Regents Professor of Pathology and Infectious Diseases,
Creighton Endowed Chair, Senior Director of Global Health
- Paul G. Allen School for Global Health
- Professor, Nelson Mandela African Institution of Science and Technology
- Member, Center for Emerging and Re-emerging Infectious Diseases (University of Washington)
- Chairman, WSU Global Health - Kenya
- President, Global Animal Health -Tanzania
Guy Palmer holds the Creighton Endowed Chair in Global Health at Washington State University (WSU) where he is Regents Professor of Pathology & Infectious Diseases. The founding director of the Paul G. Allen School for Global Health, he currently is WSU’s Senior Director of Global Health and serves as Chair of WSU Global Health-Kenya and President of Global Animal Health-Tanzania. He is Director of Rabies Free Africa, committed to ending human deaths due to rabies.
Dr. Palmer was elected to the National Academy of Medicine in 2006, is a Medical Sciences Fellow of the American Association for the Advancement of Science, and is a founding member of the Washington State Academy of Sciences, where he served as President from 2012-13. He holds appointments at the University of Nairobi, the University of Washington, the Nelson Mandela Institute, the Universidad del Valle de Guatemala and at the National Academies of Science, Engineering, and Medicine.
- NIH Post-doctoral Fellow in Vaccine Immunology, 1985
- PhD, Infectious Diseases, Washington State University, 1984
- DVM, Kansas State University, 1980
- BS in Biology, Kansas State University, 1977
- Board certified, American College of Veterinary Pathologists, Diplomat ACVP
- Global & public health
- Emerging and zoonotic infectious diseases
- Antimicrobial resistance
- Service to the National Academies of Science, Engineering, and Medicine: Chair, Long-term Health and Economic Effects of Antimicrobial Resistance in the United States (2020-2021); Member, Council of the Institute for Laboratory Animal Research (2019-present); Vice-Chair (2012-13) and Chair (2014-2015), National Academy of Medicine Membership Committee-10; Member, Board on Global Health (2012-2018); Chair, Section on Microbiology and Global Health (2014-2016); Chair, Assessment of the BLM Wild Horse and Burro Management Program (2011-2013); Member, Committee on Lyme Disease and Tick-Borne Diseases (2010).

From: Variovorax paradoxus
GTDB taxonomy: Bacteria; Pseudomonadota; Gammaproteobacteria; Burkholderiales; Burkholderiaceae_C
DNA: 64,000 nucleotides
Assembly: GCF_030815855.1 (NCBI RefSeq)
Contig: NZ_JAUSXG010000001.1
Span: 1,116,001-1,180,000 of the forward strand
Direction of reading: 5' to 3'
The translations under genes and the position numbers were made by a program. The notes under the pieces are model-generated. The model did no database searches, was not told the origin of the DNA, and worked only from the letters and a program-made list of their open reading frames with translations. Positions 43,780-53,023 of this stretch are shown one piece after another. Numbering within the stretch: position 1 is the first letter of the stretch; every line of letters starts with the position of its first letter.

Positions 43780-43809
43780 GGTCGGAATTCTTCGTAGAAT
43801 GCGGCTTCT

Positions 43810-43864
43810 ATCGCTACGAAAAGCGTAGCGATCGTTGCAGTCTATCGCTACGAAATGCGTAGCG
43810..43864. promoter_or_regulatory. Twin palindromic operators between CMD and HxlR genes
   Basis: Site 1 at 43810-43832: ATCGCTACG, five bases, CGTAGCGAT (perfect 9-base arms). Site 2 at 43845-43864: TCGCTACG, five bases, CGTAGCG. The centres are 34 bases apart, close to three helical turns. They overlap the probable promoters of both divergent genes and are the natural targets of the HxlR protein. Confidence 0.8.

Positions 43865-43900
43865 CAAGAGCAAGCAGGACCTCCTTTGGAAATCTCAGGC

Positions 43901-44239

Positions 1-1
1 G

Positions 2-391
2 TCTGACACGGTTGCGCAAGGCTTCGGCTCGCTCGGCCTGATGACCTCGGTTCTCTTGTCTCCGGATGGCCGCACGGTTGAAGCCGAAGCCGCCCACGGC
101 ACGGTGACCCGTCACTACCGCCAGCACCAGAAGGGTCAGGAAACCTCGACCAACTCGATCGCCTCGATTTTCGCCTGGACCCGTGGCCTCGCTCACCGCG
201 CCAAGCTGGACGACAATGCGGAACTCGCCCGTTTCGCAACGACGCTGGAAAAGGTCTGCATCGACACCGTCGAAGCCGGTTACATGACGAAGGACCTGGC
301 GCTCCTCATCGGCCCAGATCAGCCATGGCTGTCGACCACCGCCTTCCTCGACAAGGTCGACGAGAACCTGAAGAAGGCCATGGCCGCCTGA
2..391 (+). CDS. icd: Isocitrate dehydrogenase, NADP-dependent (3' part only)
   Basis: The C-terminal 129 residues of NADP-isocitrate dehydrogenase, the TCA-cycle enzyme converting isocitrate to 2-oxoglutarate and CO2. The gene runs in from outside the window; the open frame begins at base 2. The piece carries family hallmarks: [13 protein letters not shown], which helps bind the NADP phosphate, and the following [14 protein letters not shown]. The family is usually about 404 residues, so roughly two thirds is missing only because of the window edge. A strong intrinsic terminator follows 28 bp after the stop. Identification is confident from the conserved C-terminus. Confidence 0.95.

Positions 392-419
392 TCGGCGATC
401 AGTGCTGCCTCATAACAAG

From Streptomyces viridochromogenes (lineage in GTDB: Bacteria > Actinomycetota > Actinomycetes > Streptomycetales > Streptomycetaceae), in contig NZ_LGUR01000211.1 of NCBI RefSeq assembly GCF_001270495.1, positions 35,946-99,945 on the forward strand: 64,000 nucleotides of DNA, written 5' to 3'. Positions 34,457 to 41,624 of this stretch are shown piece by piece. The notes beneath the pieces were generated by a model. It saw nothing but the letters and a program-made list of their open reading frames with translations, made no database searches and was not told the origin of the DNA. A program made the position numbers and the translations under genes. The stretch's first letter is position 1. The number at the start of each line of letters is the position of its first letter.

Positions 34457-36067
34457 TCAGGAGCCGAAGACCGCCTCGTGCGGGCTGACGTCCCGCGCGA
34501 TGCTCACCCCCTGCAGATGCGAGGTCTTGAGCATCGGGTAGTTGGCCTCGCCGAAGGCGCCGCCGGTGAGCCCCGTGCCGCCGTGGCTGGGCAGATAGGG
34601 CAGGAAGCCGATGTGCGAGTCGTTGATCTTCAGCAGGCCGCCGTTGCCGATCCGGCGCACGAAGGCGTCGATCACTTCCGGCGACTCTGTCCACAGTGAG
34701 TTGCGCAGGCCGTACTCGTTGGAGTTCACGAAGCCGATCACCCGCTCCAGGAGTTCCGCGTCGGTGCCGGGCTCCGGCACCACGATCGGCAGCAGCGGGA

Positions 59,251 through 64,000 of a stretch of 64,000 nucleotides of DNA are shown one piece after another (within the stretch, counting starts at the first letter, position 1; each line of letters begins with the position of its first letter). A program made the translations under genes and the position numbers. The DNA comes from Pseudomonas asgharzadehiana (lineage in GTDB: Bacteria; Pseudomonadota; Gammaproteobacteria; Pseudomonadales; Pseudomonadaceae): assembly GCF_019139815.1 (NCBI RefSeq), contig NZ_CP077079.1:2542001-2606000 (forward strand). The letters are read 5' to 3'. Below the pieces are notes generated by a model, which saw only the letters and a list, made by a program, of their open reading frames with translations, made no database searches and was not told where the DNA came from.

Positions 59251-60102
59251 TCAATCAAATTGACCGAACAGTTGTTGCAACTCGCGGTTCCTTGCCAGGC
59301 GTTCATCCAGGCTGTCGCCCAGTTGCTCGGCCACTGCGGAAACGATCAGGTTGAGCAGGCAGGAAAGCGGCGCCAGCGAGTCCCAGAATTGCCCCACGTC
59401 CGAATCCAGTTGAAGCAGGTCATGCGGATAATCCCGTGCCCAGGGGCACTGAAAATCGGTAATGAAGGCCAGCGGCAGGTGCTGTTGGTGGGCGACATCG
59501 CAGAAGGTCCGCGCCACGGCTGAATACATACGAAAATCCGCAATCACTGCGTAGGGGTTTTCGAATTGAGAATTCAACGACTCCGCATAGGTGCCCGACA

- Service to the Washington State Academy of Science: Founding Member (2006); Board of Directors (2006-2014); President (2012-2013); Chair, Study on Impact of I-522 (2013); Member, COVID-19 Steering Committee (2020-2021).
- Current External Advisory Positions: Executive Roundtable, Washington Global Health Alliance (2012-present); External Advisory Board for the University of Washington Department of Global Health (2008-present); External Advisory Board for the NIH IDeA Networks of Biomedical Research Excellence (2008-present); External Advisory Board, Biosecurity Research Institute at Kansas State University (2011-present); International Scientific Advisory Board for the Southern Africa Centre for Infectious Diseases Surveillance (2013-present); International Scientific Advisory Board for the Nelson Mandela African Institute of Science and Technology (2013-present); Advisory Board for the US Global Leadership Coalition (2016-present); Advisory Board for USAID Feed the Future Program-Kenya (2020-present).
- Extramural Program Review: NIH Board of Scientific Councilors (ad hoc 2018); External Advisory Review Board for CDC Bacterial Pathogens Branch (2009); NIH Host Interaction with Bacterial Pathogens Study Section (Chair, 2007-2009; Permanent Member, 2004-2009); NIH Targeted Prevention for Tick-borne Diseases (Chair, 2020); NIH College of Scientific Review (2010-2012); External Advisory Board of the NIH-NIAID Northwest Regional Center of Excellence for Biodefense and Emerging Infectious Diseases (2007-2012); NIH IDeA Network of Biomedical Research Excellence (2008-present; Chair 2010-2016); NIH Center of Biomedical Research Excellence (2009-2019; Chair 2013-2019); NIH-NIAID Microbiology and Infectious Diseases Review Committee (2009); NIH Clinical and Pediatric Fellowships (2005, 2006); NIH Tropical Medicine and Parasitology (Member 1999; Chair 2202-2003); NIH-NIAID Centers of Excellence for Biodefense and Emerging Infectious Diseases (2003); USDA National Research Initiative Competitive Grants Program, Mechanisms of Animal Disease (Member 1991-1993; Chair, 1992-93); Member, Research Advisory Committee for the Grayson Foundation (1998-2000).